Jha P, Ramasundarahettige C, Landsman V, Rostrom B, Thun M, Anderson RN, McAfee T, Peto R. 21st Century Hazards of Smoking and Benefits of Cessation in the United States [PDF–738 KB]External. New England Journal of Medicine, 2013;368(4):341–50 [accessed 2015 Aug 17].

      As I mentioned in the other thread, how do they know they are including (“adujsting for”) all the relevant variables? Seems like they could be missing something big that correlates with smoking that would totally change that estimate… You can even see they are not confident because they tried out including race, then didn’t use it, etc.

      To channel Fisher, there could be a propensity to smoke (eg, it is more rewarding due to low baseline dopamine levels) in people who tend to have shorter lifespans anyway (eg, due more risky behavior in general).

      • Anoneuoid says:

        For example, let’s say smoking is correlated with heroin use:

        298 subjects, out of 305 (97.2%) were smokers, with an average of 20.5 cigarette/day and a median FTND of 6.

        https://www.ncbi.nlm.nih.gov/pmc/articles/PMC3367288/

        Would avoiding smoking extend the lifespan of people in that group by 10 years?

        • Mikhail Shubin says:

          “factor X reduces average lifespan by Y years” an example of fallacy of using linear models language while talking about clearly non-linear models.

          • Anoneuoid says:

            That may be, but my problem here is just that interpreting the coefficients requires us to take these models seriously. Yet, these models seem to be arbitrary and primarily determined by convenience.

            Ie, the “structure” of the model is chosen for its ease of calculation (it is already in the stats software, etc), while the variables included are chosen/tried just because that data is readily available.

            Using such models to try to predict things is fine, but I don’t see any basis for interpreting the individual coefficients. Of course, there is a vast literature based on doing just that.

            I’m already resigned to throwing it all out due to other issues corrupting the conclusions (NHST), so it makes little difference to me. However, perhaps this problem will lead others who want to ignore the NHST issue reconsider what has been passing for science.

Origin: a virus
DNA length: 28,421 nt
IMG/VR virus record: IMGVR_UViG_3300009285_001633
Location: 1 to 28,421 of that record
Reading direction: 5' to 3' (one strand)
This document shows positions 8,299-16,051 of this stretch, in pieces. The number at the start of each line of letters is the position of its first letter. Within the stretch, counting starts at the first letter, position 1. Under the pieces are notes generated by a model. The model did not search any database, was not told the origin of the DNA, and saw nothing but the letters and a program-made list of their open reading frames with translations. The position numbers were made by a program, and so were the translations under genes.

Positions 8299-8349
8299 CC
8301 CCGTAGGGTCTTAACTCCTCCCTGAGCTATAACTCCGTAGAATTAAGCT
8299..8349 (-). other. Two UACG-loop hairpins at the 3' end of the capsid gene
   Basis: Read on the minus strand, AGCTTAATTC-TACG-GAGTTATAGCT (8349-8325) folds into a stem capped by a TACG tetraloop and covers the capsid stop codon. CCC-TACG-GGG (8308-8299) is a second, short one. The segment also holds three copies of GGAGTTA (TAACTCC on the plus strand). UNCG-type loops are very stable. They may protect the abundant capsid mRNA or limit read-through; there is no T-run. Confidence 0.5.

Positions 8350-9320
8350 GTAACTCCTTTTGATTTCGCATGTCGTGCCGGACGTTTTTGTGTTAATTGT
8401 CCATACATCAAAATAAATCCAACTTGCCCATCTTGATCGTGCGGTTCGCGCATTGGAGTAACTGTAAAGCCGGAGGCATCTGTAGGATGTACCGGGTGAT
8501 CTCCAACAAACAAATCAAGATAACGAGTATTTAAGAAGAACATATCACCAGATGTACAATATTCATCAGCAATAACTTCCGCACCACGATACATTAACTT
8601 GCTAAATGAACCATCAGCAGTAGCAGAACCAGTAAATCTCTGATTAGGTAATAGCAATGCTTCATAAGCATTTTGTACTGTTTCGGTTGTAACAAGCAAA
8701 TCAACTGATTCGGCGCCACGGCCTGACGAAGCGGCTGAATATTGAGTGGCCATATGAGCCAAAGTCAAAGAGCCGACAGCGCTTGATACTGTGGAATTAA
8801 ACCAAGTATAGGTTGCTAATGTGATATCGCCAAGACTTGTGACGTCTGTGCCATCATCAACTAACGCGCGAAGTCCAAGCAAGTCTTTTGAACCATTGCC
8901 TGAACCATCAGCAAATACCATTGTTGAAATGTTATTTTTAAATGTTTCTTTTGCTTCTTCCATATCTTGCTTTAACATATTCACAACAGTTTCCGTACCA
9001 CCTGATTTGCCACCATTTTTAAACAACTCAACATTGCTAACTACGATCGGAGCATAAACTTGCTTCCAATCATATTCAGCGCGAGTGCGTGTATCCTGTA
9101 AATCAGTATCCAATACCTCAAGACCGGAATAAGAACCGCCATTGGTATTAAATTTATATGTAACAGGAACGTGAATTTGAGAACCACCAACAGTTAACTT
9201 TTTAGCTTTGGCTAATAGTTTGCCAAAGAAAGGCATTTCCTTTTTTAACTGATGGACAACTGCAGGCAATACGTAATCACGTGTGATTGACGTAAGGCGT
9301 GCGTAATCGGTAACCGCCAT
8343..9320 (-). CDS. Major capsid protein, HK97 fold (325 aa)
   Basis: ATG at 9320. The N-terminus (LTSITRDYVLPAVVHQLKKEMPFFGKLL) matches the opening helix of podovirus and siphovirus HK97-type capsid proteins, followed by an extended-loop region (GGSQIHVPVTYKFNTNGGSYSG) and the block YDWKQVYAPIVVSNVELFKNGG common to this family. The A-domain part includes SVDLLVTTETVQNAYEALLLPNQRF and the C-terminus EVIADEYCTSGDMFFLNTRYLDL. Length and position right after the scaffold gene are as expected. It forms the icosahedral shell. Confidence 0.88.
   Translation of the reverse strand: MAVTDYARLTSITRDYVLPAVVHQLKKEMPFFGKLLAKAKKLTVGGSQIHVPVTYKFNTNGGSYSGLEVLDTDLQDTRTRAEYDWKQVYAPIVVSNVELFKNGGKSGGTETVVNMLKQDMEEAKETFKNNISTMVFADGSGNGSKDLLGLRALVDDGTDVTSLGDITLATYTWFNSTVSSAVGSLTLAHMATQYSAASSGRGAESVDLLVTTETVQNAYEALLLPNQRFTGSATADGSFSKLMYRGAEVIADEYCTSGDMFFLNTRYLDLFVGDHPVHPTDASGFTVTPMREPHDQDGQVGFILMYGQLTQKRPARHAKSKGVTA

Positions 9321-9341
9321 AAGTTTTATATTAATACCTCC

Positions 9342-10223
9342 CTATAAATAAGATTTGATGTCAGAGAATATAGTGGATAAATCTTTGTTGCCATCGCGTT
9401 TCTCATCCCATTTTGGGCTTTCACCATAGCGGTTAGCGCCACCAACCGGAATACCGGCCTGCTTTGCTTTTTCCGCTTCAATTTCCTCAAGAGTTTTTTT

Or somehow I’m wrong and there is some justification for interpreting the coefficients of these arbitrary statistical models I am missing.

            • If you are not already aware, there are some serious (and Bayesian) methods that try to address your concerns Good practices for quantitative bias analysis. Lash et al https://www.ncbi.nlm.nih.gov/pubmed/25080530

              • Anoneuoid says:

                I saw some econometric papers that claimed to address this somehow using lots of assumptions and equations, but don’t see how any amount of manipulation of (and assumptions about) the same info can help here. Eg, in this case:

                These regressions include two predictor variables, x1 and x2, that are correlated (rho = 0.55) and an outcome, y, that has a linear relationship with one and a quadratic relationship with the other. In scatter plots, we can see that y is individually positively correlated with both x1 and x2, but the regressions show that the coefficient for x1 changes direction with the inclusion of x2, which we would expect given how we define y. Because these regressions are assuming a linear relationship between y and x1 when, in fact, the relationship is quadratic, the coefficients for x1 are deceptive. Adding a quadratic x1 (or an interaction term, because x1 and x2 are so highly correlated) addresses this issue.

                https://stats.idre.ucla.edu/stata/code/why-dont-my-regression-coefficients-make-sense-signs-of-model-misspecification/

                If we are blissfully ignorant about x2, does bias analysis claim to help us get a better estimate of the coefficient for x1? I would think we must be stuck with the y~x1 estimate of (positive) ~0.235 when the true value was (negative) -0.2. Then all the downstream incorrect inferences that would entail.

              • Anoneuioud: another way to say this is you can’t get good science without building mechanistic models from some basic principles. throwing days into regressions doesn’t do it. another consequence is that you should investigate complex models of complex phenomena. I often start throwing stuff into my models that make sense to me and complicate things extremely, while others might say it’s crazy. like for example in a model on air pollution, you obviously will need a submodel on migration patterns because exposure over decades is the determinant of total health impact.

              • Anoneuoid says:

                Anoneuioud: another way to say this is you can’t get good science without building mechanistic models from some basic principles. throwing days into regressions doesn’t do it. another consequence is that you should investigate complex models of complex phenomena. I often start throwing stuff into my models that make sense to me and complicate things extremely, while others might say it’s crazy. like for example in a model on air pollution, you obviously will need a submodel on migration patterns because exposure over decades is the determinant of total health impact.